Thinking In Systems: A Primer
Posted in Movements by Kate Archdeacon on November 19th, 2009
From “Straight Talk for the Planetary Era: A Trio of Book Reviews” by Edward Wolf
Thinking in Systems reflects Prof. Donella Meadows’ lifelong effort to understand systems at all scales – their resilience, their pathologies, their response to perturbations, their capacity to defy prediction. “A system,” Meadows writes, “is a set of things – people, cells, molecules, or whatever – interconnected in such a way that they produce their own pattern of behavior over time.” Systems thinking can reveal interconnections, explain behavior, and anticipate outcomes. Changing outcomes – slowing climate disruption, spreading new crop varieties, containing an epidemic – requires action to change a system’s elements, the interconnections among them, or (more likely) both. A reader seeking to understand the anomalies of our time and to prepare mentally for the likelihood of disruptive change needs this book.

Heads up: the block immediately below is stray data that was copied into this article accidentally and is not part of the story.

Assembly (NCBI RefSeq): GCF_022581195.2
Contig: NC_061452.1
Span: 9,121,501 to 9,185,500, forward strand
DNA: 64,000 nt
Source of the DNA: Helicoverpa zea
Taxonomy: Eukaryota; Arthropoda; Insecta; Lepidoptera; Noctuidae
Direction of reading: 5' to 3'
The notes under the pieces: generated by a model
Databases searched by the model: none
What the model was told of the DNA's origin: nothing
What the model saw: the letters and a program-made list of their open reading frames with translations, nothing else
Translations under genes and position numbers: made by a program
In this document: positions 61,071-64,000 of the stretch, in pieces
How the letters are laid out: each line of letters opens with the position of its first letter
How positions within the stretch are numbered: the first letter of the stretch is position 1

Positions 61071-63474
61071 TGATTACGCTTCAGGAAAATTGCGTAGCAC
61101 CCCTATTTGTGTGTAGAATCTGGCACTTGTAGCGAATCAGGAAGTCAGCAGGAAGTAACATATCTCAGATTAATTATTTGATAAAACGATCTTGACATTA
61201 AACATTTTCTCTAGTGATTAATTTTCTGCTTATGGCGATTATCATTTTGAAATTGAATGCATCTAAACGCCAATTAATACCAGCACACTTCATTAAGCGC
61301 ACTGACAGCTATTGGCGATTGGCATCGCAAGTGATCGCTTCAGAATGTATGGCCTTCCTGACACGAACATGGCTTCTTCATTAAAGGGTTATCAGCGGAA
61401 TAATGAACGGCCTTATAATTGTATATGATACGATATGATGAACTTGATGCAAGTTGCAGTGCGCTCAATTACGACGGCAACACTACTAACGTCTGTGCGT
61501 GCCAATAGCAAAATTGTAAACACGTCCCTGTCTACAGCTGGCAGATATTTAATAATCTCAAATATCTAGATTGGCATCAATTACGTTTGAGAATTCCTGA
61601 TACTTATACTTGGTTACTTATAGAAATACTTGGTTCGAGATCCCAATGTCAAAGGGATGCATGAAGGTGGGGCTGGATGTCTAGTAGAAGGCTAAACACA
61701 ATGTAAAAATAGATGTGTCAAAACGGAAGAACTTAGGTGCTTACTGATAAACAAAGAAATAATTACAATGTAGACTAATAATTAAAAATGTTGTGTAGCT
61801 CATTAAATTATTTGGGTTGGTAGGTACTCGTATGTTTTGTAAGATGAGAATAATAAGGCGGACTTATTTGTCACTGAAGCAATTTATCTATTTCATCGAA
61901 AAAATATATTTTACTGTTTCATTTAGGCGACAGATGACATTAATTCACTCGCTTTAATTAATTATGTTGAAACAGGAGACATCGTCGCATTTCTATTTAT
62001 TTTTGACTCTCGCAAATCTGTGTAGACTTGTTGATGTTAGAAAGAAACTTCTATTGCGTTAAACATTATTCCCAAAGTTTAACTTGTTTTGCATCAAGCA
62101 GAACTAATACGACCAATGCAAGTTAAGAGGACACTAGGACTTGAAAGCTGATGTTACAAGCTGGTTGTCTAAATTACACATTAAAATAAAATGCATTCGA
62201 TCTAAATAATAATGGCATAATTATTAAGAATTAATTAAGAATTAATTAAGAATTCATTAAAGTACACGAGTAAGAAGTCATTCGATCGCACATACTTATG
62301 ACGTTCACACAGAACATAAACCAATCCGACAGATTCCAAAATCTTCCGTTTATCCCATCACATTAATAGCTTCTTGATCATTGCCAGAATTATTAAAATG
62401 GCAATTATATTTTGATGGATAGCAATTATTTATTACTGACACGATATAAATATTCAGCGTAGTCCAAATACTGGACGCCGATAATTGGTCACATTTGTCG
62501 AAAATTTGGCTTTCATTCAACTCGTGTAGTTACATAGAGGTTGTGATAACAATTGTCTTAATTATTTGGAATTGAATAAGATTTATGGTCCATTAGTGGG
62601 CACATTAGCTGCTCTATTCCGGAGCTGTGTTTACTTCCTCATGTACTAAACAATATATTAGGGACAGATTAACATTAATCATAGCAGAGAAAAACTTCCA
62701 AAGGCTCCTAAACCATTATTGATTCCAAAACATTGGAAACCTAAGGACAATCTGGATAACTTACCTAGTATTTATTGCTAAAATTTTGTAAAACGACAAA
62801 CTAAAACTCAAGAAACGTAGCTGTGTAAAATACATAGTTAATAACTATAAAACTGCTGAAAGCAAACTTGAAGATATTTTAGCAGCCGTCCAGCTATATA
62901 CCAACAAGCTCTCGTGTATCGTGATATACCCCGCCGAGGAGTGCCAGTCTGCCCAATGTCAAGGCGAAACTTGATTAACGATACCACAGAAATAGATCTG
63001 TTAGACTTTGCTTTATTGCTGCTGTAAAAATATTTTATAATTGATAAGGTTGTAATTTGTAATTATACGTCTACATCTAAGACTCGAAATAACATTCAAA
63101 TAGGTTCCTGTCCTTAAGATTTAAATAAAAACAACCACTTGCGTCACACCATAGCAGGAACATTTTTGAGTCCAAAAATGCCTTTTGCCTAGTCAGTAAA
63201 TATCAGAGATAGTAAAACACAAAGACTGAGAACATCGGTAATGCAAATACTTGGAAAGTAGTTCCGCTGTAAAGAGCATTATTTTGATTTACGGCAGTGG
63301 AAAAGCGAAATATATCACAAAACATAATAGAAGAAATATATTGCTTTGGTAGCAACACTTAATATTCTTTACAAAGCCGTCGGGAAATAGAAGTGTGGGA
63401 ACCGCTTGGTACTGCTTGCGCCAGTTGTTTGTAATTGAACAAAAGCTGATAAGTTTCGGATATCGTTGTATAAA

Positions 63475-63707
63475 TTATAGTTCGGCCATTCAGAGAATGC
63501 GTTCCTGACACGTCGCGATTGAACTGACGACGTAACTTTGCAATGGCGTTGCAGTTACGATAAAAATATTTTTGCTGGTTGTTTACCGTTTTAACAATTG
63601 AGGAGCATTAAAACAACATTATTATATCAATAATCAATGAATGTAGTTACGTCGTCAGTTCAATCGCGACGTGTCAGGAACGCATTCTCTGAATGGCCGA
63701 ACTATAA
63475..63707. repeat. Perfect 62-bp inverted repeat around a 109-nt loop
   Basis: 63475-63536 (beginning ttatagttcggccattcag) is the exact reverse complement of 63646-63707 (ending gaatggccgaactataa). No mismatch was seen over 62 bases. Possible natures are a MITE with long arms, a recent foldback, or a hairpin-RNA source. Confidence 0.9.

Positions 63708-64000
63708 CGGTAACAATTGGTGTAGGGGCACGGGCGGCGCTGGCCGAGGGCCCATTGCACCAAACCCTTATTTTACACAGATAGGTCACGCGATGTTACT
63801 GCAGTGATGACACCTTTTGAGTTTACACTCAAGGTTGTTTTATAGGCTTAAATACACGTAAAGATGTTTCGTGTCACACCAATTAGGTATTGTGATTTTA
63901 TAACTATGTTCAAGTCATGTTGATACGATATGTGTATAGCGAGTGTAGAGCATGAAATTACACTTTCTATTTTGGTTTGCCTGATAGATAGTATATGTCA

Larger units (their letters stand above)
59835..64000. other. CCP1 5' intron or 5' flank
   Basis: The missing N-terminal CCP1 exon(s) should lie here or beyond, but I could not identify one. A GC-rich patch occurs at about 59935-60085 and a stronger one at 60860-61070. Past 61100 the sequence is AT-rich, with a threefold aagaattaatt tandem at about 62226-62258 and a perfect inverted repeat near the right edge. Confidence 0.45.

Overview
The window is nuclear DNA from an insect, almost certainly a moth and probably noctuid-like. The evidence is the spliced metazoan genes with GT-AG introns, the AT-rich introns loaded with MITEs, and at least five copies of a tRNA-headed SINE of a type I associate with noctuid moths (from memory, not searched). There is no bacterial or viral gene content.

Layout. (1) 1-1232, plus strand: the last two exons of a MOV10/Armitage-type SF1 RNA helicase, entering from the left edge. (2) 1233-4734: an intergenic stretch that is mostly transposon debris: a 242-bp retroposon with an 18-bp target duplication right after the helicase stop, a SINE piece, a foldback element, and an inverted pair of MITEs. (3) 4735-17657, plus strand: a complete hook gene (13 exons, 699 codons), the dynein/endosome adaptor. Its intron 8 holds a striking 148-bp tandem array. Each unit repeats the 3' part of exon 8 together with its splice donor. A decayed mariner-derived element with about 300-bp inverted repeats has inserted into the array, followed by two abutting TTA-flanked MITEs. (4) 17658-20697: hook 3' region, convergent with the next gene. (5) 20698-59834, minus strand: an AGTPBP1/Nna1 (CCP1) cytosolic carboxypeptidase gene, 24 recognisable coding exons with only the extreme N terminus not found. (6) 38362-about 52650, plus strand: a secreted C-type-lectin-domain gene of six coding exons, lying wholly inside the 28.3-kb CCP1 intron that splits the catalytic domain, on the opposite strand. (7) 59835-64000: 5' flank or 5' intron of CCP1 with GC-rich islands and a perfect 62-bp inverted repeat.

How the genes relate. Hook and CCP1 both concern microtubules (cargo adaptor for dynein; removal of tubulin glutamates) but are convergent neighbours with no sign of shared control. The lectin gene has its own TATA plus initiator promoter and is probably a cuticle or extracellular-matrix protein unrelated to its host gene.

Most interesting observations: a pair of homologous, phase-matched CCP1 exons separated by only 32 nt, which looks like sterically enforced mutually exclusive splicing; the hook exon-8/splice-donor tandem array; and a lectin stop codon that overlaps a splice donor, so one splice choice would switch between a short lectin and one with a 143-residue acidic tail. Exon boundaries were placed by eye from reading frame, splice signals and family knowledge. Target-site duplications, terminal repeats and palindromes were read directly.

The book’s final section, “Creating Change – in Systems and in our Philosophy,” sheds welcome light on topics covered in The End of the Long Summer and Whole Earth Discipline. Chapter 6, “Leverage Points – Places to Intervene in a System” (first published in essay form in Brand’s Whole Earth Review) outlines twelve points of influence over the behavior of complex systems. Chapter 7, “Living in a World of Systems,” takes a step toward an ethics for a new human story, offering a humble acknowledgment that the systems view entails new responsibilities exercised in unfamiliar ways.
“Systems thinking by itself cannot bridge that gap (between understanding and action), but it can lead us to the edge of what analysis can do and then point beyond – to what can and must be done by the human spirit.” Just past that edge is where the activism, politics, diplomacy – and innovation – of this century really begins.
Read the full article by Edward Wolf.